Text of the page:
One GCHQ document, drafted in January 2009, makes clear the agencies were targeting an email address listed as belonging to another key American ally – the “Israeli prime minister”. Ehud Olmert was in office at the time. Three other Israeli targets appeared on GCHQ documents, including another email address understood to have been used to send messages between the then Israeli defense minister, Ehud Barak, and his chief of staff, Yoni Koren.
Even so, Israeli officials reacted with uncharacteristic anger toward the U.S., Israel’s closest and most important ally.Lawmaker Nachman Shai, a member of the parliamentary foreign affairs and defense committee, which deals with intelligence matters, called for an urgent intelligence briefing on the reported spying.Shai called for a “full report about what we know, what we have done, and just to find out.”
Jonathan Pollard was a civilian American Naval intelligence analyst. Around1983-1984 Pollard discovered that information vital to Israel’s security was being deliberately withheld by certain elements within the U.S. national security establishment. Israel was legally entitled to this security information according to a 1983 Memorandum of Understanding between the two countries.
The information being withheld from Israel included Syrian, Iraqi, Libyan and Iranian nuclear, chemical, and biological warfare capabilities being developed for use against Israel. It also included information on ballistic missile development by these countries and information on planned terrorist attacks against Israeli civilian targets.
According to Pollard, when he discovered this suppression of information and first asked his superiors about it, he was told to “mind his own business“, and that “Jews get nervous talking about poison gas; they don’t need to know.” He also learned that the objective of not giving Israel the information was to severely curtail her ability to act independently in defense of her own interests.
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Pollard took it upon himself to pass the information along to Israel, a crime, and got caught. On June 4, 1986, Pollard pleaded guilty to one count of conspiracy to deliver national defense information to a foreign government. He was not, as some people claim sent to jail on treason charges.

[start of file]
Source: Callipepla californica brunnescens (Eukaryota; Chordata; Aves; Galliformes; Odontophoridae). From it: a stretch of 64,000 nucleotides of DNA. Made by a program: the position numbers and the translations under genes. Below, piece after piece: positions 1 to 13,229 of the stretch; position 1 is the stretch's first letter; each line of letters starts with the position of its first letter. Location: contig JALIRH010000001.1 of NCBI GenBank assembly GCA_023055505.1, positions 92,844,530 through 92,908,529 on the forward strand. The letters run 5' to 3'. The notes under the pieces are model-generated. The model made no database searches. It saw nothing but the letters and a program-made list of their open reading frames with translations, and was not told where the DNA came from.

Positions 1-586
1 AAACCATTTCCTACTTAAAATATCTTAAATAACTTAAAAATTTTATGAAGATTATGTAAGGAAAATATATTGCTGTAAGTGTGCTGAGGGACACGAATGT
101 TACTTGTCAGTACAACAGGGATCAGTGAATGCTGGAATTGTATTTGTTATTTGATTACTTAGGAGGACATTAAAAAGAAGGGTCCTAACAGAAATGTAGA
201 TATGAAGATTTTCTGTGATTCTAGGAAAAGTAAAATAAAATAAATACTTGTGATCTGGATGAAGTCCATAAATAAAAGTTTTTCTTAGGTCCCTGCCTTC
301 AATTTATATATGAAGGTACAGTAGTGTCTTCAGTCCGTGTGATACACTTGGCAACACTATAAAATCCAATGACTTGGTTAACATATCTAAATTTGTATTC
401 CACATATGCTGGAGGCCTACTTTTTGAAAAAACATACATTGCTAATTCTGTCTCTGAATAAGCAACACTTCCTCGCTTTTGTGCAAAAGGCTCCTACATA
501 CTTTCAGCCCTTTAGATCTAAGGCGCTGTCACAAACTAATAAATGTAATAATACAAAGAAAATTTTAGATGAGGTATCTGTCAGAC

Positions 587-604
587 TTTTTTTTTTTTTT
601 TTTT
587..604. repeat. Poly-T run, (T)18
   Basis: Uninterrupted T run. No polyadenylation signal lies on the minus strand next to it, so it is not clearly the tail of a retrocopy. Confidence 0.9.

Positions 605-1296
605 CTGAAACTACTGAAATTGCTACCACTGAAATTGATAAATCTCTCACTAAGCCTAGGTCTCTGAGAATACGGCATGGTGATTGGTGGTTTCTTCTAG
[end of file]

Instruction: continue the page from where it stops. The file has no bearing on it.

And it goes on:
Prior to sentencing, speaking on his own behalf, Pollard stated that while his motives
“may have been well meaning, they cannot, under any stretch of the imagination, excuse or justify the violation of the law, particularly one that involves the trust of government … I broke trust, ruined and brought disgrace to my family.
The day before sentencing, Weinberger delivered a four-page supplemental memorandum to the sentencing judge. In it, he falsely accused Pollard of treason, which by definition is passing along information to an enemy in time of war. Also in the supplemental memorandum, Weinberger advocated a life sentence in clear violation of Pollard’s plea agreement.
Pollard is eligible for parole from his life sentence in 2015, but its time to let him go now. No one else in the history of the United States has ever received a life sentence for passing classified information to an ally only Jonathan Pollard. To put it in perspective, Bradley Manning has been sentenced to 35 years in prison for passing hundreds of thousands of classified military documents to WikiLeaks. It is believed that some of Manning’s revelations led to deaths of American sources across the world. The has never been evidence that the secrets Pollard handed to Israel were ever made public or used against the United States in any manner.
Ed Morrissey is not as positive about releasing Pollard as I am and makes some good points, read his take here, before you make up your mind.